One of the machines sitting in the console aboard Datawake is an Intel NUC running Linux. This has been devoted to Zabbix, which is a suite of network monitoring tools. It had lots of clock cycles available, so Steve installed weeWX, an open-source system for doing clever things with personal weather stations. He did a router trick to redirect the HTTP stream that my Ambient box thinks it is sending to Weather Underground, then had weeWX use that to create a website that appears both locally and at the new URL hosted on an Amazon cloud server, updated every five minutes:

Friday Harbor Weather

Meanwhile, the system also feeds three public aggregators (links are to my own data):

If you are interested in studying Steve’s weeWX implementation as well as additional context from his decades of experience with this kind of data, he has a post at Sailbits that gives a much more detailed explanation.

And with that… it was done! A single afternoon’s work, with a couple of follow-up tweaks, and we have added yet another virtual anchor to this boat. There is a new item on the “preflight checklist” that requires me to interrupt the outgoing weather feed lest it look like some anomalous microclimate when I get off the dock. I also feed ADS-B data to FlightAware, although that can handle changing GPS coordinates, and I still operate the Friday Harbor radio check system on Marine VHF Channel 28. (At least I’ve handed off the AIS reporting station to my friend down on Griffin Bay… location-based public services are incompatible with that “open-ended wandering” I keep saying I want to do!)

But they are fun and very useful… especially when I can observe little anomalies and then have them corroborated by data collection and visualization tools. A big cloud cruised by this afternoon…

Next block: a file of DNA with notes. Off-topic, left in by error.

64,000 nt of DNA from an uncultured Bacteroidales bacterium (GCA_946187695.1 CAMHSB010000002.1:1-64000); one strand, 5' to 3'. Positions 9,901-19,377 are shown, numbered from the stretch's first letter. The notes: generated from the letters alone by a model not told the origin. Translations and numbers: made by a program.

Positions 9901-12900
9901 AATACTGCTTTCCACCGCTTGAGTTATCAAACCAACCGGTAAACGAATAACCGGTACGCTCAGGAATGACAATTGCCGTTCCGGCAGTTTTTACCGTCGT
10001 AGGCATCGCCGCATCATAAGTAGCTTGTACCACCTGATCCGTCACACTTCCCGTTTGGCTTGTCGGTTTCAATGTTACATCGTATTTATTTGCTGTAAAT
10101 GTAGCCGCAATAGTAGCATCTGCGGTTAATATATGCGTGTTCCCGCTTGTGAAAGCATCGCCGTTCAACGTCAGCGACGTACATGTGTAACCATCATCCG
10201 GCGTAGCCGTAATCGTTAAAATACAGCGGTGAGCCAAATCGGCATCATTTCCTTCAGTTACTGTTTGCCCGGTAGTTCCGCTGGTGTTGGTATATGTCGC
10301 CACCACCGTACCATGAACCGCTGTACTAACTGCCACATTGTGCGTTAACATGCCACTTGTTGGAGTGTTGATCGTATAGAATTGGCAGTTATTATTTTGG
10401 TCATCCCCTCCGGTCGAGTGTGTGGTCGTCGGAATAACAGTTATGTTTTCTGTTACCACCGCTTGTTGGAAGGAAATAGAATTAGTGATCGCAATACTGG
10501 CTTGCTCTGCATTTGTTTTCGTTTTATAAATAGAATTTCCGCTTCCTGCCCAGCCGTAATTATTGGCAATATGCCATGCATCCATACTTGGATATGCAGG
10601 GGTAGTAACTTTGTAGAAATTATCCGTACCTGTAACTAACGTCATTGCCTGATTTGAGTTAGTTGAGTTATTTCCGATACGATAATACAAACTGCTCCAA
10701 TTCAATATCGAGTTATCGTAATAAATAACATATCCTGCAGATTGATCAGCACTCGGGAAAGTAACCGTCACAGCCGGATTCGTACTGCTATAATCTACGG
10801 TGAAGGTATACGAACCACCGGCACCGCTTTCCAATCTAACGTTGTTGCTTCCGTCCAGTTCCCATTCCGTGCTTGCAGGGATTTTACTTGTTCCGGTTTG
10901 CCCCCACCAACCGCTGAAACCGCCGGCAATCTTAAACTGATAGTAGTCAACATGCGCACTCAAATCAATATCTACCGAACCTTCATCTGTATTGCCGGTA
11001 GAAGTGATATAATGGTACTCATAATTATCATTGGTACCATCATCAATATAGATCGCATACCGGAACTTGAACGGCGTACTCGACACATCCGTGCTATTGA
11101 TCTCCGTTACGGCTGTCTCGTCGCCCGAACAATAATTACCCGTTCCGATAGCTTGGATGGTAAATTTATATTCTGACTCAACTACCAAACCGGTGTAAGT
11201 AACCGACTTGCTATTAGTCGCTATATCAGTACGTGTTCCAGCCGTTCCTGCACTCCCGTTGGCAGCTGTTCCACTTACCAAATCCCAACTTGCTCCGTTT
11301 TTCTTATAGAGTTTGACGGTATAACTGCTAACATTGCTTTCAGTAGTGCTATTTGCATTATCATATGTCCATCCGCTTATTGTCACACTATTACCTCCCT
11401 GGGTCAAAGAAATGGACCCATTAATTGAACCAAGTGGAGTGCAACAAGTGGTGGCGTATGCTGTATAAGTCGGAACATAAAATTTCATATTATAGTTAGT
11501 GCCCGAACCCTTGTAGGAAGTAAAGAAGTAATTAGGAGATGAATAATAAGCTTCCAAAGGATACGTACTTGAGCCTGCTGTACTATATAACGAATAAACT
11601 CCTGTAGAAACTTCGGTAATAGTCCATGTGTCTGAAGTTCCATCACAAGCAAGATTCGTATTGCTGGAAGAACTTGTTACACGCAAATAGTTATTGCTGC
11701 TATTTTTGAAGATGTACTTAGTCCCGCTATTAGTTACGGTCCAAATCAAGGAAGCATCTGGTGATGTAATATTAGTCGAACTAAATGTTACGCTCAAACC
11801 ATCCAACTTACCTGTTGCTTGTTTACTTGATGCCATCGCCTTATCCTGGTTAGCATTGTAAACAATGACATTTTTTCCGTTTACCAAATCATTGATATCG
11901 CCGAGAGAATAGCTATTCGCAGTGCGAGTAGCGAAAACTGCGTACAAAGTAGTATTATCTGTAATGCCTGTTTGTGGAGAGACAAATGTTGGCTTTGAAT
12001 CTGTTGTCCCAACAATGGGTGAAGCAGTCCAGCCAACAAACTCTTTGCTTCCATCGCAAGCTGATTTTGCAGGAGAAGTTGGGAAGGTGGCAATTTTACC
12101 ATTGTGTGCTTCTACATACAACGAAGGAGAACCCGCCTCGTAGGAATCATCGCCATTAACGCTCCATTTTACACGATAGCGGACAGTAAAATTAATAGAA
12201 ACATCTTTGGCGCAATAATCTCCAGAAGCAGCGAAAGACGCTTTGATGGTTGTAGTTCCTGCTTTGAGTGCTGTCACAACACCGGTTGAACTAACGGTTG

If you are interested in replicating all this to add to the fine-grained weather-reporting network, I am very pleased with the Ambient 1001 used here… and they also have the WS-1200-IP that would have slightly simplified the process of getting the HTTP output stream into a useful piece of local code. Still, it is pretty much locked in their ecosystem, requiring work-arounds to accomplish the kinds of things Steve did… so if you want to replicate this, I do recommend the 1200 (almost the same price, with all the same features plus that added ObserverIP box). Steve’s article gives lots more information about how to take it from there.

Meanwhile, back on Datawake, the topside is getting ever more prickly with antennas and sensors… soon I will be able to say that she’s in Bristle Condition! I’ve just acquired the hardware to add a stainless tripod to the pilothouse roof; this will support the 5-band HF dipole and a PTZ camera. Two other antennas are slated to join the ones around the upper deck, and at some point I’ll swap out the existing Marine VHF stick. And that white all-round light at the top of the mast will be replaced by a magnetic loop and an LED. Hope I don’t run into any low bridges…

Datawake upper deck at sunset in the Port of Friday Harbor